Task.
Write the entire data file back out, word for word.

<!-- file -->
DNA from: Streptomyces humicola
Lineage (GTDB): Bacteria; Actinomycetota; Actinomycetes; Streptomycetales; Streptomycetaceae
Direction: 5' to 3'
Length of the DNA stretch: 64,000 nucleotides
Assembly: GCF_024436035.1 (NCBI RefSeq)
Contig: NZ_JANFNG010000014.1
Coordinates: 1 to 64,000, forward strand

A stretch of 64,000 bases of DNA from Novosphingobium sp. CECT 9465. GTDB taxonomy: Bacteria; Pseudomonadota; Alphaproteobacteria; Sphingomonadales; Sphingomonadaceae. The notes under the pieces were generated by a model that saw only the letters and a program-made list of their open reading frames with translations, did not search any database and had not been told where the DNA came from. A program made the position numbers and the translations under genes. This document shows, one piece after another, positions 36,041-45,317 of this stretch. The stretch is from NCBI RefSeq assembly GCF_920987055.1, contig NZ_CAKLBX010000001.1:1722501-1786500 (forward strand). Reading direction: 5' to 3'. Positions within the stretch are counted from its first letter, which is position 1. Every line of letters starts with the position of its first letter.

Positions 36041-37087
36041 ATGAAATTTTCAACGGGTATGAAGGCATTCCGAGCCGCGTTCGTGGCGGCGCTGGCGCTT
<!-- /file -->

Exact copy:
DNA from: Streptomyces humicola
Lineage (GTDB): Bacteria; Actinomycetota; Actinomycetes; Streptomycetales; Streptomycetaceae
Direction: 5' to 3'
Length of the DNA stretch: 64,000 nucleotides
Assembly: GCF_024436035.1 (NCBI RefSeq)
Contig: NZ_JANFNG010000014.1
Coordinates: 1 to 64,000, forward strand

A stretch of 64,000 bases of DNA from Novosphingobium sp. CECT 9465. GTDB taxonomy: Bacteria; Pseudomonadota; Alphaproteobacteria; Sphingomonadales; Sphingomonadaceae. The notes under the pieces were generated by a model that saw only the letters and a program-made list of their open reading frames with translations, did not search any database and had not been told where the DNA came from. A program made the position numbers and the translations under genes. This document shows, one piece after another, positions 36,041-45,317 of this stretch. The stretch is from NCBI RefSeq assembly GCF_920987055.1, contig NZ_CAKLBX010000001.1:1722501-1786500 (forward strand). Reading direction: 5' to 3'. Positions within the stretch are counted from its first letter, which is position 1. Every line of letters starts with the position of its first letter.

Positions 36041-37087
36041 ATGAAATTTTCAACGGGTATGAAGGCATTCCGAGCCGCGTTCGTGGCGGCGCTGGCGCTT